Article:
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Apples Never Fall

Questions, Ending & Explanations

See below for an explanation of the ending and other questions about Apples Never Fall by Liane Moriarty. If you have other questions that aren't already covered here, feel free to drop a comment!

Where can I find a full plot summary for Apples Never Fall?

Right here! You can find a quick recap and a lengthier version of the summary over here.

Where can I find book club discussion questions forApples Never Fall?

Right here! Discussion questions are availble on this page (below the book review section).

What is the ending? How does Apples Never Fall End?

It turns out that Savannah is the sibling of Harry Haddad, a former star student who is now a famous tennis player. She came to their house as a child once when her brother was being picked up, but she everyone was mean to her, and she was determined to exact revenge.

In October, Savannah dropped the bombshell that Joy was the reason that Harry left their tennis school. It turns out that Joy suggested to Harry’s dad (Elias) that Harry leave because she didn’t want Stan to be traveling internationally all the time and leaving her along to raise the kids and run their business. (Joy tells them it was also so he could focus on coaching their kids, but later she admits to herself that it was more for herself and because she was angry at Stan for walking out on her all the time).

This revelation caused Stan and Joy to have to confront some the issues in their marriage. Just before Joy’s disappearance, they’d gotten into an argument. Joy had been angry about giving up her profession for Stan, and she’s tired of him walking out on her instead of dealing with the issues in their marriage. Stan had been angry about Joy “sabotaging” him and walks out of that argument as well. (But in that moment, Stan realizes he walks out because his father was violent towards his mother, and when he gets angry he worries that he’ll be just like his father. Instead, he tries to just walk away if he’s ever in a similar situation, which is why Stan forces himself to walk out.)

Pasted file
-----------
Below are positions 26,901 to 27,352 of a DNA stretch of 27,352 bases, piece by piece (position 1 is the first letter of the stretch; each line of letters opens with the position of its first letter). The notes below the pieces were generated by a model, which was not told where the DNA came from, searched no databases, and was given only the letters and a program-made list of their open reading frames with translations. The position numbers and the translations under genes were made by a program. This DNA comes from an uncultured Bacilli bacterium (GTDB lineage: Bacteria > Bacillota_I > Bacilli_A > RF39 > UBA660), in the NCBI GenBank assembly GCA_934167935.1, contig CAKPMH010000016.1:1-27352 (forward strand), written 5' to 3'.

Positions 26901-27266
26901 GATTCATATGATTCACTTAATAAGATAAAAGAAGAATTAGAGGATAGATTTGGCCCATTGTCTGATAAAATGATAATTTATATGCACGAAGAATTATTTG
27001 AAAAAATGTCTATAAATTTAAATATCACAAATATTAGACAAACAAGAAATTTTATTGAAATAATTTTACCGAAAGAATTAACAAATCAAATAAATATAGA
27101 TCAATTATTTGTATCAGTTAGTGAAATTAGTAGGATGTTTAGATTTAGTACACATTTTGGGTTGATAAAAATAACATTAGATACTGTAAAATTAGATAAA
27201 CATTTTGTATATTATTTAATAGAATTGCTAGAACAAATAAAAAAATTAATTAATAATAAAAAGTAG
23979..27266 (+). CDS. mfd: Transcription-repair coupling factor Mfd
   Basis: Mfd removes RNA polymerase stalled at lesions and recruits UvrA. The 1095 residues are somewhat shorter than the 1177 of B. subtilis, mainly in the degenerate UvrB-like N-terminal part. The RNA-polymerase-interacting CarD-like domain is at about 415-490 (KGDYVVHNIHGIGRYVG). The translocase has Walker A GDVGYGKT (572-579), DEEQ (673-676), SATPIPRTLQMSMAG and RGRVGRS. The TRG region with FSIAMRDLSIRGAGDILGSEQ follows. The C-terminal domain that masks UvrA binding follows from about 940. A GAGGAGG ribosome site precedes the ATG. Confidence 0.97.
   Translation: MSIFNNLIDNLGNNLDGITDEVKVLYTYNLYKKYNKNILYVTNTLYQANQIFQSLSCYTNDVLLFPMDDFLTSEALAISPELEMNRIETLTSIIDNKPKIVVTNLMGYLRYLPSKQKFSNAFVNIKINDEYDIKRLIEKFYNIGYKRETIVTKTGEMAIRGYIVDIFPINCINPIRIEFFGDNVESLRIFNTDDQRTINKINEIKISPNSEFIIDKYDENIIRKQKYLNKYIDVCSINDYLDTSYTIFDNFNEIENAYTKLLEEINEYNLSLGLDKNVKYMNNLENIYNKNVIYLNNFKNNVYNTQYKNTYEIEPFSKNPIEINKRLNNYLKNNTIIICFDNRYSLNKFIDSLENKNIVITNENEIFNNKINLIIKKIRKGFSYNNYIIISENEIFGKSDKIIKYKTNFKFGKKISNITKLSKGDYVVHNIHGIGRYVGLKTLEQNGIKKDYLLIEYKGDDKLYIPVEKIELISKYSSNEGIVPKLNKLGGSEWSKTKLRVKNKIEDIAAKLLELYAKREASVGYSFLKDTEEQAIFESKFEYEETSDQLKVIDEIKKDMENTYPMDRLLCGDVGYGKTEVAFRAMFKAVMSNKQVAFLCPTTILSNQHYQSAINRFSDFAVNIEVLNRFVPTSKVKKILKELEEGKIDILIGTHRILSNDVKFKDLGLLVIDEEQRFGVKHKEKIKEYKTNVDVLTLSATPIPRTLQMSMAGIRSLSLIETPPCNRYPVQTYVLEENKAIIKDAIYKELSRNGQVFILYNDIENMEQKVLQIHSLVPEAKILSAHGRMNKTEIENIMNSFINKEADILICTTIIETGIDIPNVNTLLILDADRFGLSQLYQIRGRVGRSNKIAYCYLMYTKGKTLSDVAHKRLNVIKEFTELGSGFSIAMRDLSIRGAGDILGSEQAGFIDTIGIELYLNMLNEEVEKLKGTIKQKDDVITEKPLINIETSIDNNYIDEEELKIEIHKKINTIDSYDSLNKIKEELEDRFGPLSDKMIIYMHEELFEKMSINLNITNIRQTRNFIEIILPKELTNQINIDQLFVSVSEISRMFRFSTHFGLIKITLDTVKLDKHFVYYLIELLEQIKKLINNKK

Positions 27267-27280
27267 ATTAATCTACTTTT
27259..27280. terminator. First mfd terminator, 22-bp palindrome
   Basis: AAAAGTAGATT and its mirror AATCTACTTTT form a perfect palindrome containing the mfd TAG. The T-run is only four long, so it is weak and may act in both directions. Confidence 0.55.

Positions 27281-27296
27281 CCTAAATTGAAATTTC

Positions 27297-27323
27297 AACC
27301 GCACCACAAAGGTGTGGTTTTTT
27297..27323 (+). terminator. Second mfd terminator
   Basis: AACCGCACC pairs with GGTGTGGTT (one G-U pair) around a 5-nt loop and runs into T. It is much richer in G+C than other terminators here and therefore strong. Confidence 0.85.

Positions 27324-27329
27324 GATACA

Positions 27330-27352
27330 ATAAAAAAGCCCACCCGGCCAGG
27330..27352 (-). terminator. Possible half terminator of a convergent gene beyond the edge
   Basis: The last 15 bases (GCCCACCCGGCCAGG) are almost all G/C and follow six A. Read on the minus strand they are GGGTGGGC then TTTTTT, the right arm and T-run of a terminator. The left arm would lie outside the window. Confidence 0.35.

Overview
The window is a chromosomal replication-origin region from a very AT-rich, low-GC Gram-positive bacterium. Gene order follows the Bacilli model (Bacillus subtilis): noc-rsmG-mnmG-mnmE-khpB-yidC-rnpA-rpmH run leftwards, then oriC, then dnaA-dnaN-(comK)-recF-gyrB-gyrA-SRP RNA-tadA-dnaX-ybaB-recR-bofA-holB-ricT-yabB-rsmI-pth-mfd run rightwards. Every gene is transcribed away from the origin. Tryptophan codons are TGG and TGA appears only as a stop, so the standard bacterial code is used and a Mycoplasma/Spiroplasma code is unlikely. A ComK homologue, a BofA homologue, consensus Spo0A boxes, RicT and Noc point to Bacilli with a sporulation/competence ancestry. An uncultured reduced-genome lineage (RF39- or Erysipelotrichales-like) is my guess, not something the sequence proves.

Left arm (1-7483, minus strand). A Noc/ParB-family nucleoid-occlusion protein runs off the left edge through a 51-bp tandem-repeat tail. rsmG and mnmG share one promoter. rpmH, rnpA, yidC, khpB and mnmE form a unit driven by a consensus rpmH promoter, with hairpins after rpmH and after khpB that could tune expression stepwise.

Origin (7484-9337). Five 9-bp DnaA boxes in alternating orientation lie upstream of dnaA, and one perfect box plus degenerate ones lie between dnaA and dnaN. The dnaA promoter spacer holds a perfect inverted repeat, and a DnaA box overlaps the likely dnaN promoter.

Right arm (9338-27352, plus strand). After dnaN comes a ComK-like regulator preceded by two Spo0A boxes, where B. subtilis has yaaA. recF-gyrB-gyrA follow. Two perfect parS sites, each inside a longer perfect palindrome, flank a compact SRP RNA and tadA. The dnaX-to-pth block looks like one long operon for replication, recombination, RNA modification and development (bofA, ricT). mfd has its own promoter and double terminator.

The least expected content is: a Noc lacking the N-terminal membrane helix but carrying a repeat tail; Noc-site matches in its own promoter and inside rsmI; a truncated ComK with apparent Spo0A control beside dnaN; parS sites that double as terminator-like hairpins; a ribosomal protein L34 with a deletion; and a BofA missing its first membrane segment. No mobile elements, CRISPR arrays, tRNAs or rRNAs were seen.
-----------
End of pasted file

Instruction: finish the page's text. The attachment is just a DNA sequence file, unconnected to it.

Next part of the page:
In the end, the police show up to arrest Stan, but then Joy Delaney walks through the door. She has been on a 21-day off-the-grid retreat with Savannah. Savannah had just so happened to call her after Stan walked out (she was staying with Dr. Henry Edgeworth — someone else she was getting revenge on — at the time which is why the police though Joy had chatted with him that day). Joy wanted to go away for a bit and then come back to work on their marriage. It turns out she had left a note on the fridge for Stan but it fell off, and her text to the kids ended up full of typos and autocorrects which is why it was full of gibberish.

The book ends with Savannah traveling to Adelaide visit her own mother and confront her about the way she treated her as a child (not letting her eat so she could be a skinny dancer). When her mother takes her sleeping pills, Savannah drags her into her old room, puts some food and water in there, leaves a note telling her mother to ration it carefully and then locks her in there. She then flies off. The book ends with Savannah returning at a later time, not knowing if her mother is still in there or if she got out or if she’s still alive.

What’s the meaning of the title?

“Apples Never Fall” is a reference to the idiom that apples never fall too far from the tree. It basically means that kids tend to be similar to their parents. In this case, it seems to have to do more with the fact that kids are very much the product of their parents.

This book deals with how the kids (and Savannah) are the product of their upbringing and how that’s shaped them and their lives.

Does Savannah’s mother die in the end? Did Savannah ever unlock the bedroom door?

I think it’s purposely left ambiguous, but I think there’s a reasonable chance that there’s a decent chance that her mother is probably dead. She certainly created a situation where her mother was likely to die unless she managed to find a way out of that situation.

Savannah does not go back to unlock the bedroom door and doesn’t return until much later, so unless her mother somehow managed to figure something out, then her mother is probably dead.

What is the meaning of the last line in the book where “The girl said, ‘My mother plays tennis.’”?

I think the implication is that Savannah is reinventing her image of herself — and in this case she is fantasizing that Joy is her real mother. Instead of dealing with and processing how she was mistreated by her mother, she’s simply choosing to invent a version of herself where that wasn’t her other.

Joy plays tennis so, it seems likely that in this reinvented version of herself, she imagines that Joy is her mother.

In the paragraphs leading up to the last line, when Savannah says that her mother is the opposite and starts thinking about all the wonderful things her mother did, she’s not thinking about her real mother at all. She’s imagining what her childhood would have been like if Joy had been her mother.

Why does Savannah use phases or expressions that are more appropriate for someone older than her age?

Savannah’s shtick is that she has her own alternate reality, and she creates that reality by drawing from sources around her like TV shows she’s seen or movies. She reuses these phrases or retells these stories verbatim at times, passing these words and stories off as her own.

Have more questions? Leave them in a comment below!

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